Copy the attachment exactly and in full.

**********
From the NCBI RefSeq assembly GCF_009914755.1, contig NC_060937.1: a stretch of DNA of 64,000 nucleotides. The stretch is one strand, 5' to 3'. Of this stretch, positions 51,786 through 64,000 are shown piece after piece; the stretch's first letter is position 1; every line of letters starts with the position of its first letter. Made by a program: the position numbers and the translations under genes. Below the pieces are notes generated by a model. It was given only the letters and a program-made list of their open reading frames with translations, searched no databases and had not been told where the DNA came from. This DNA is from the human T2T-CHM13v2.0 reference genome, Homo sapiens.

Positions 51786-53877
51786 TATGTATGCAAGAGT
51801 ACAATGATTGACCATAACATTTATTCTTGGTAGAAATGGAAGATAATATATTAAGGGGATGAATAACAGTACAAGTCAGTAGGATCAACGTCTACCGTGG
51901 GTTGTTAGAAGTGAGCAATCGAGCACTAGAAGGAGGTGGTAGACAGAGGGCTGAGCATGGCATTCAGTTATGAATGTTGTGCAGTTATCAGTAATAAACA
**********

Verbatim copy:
From the NCBI RefSeq assembly GCF_009914755.1, contig NC_060937.1: a stretch of DNA of 64,000 nucleotides. The stretch is one strand, 5' to 3'. Of this stretch, positions 51,786 through 64,000 are shown piece after piece; the stretch's first letter is position 1; every line of letters starts with the position of its first letter. Made by a program: the position numbers and the translations under genes. Below the pieces are notes generated by a model. It was given only the letters and a program-made list of their open reading frames with translations, searched no databases and had not been told where the DNA came from. This DNA is from the human T2T-CHM13v2.0 reference genome, Homo sapiens.

Positions 51786-53877
51786 TATGTATGCAAGAGT
51801 ACAATGATTGACCATAACATTTATTCTTGGTAGAAATGGAAGATAATATATTAAGGGGATGAATAACAGTACAAGTCAGTAGGATCAACGTCTACCGTGG
51901 GTTGTTAGAAGTGAGCAATCGAGCACTAGAAGGAGGTGGTAGACAGAGGGCTGAGCATGGCATTCAGTTATGAATGTTGTGCAGTTATCAGTAATAAACA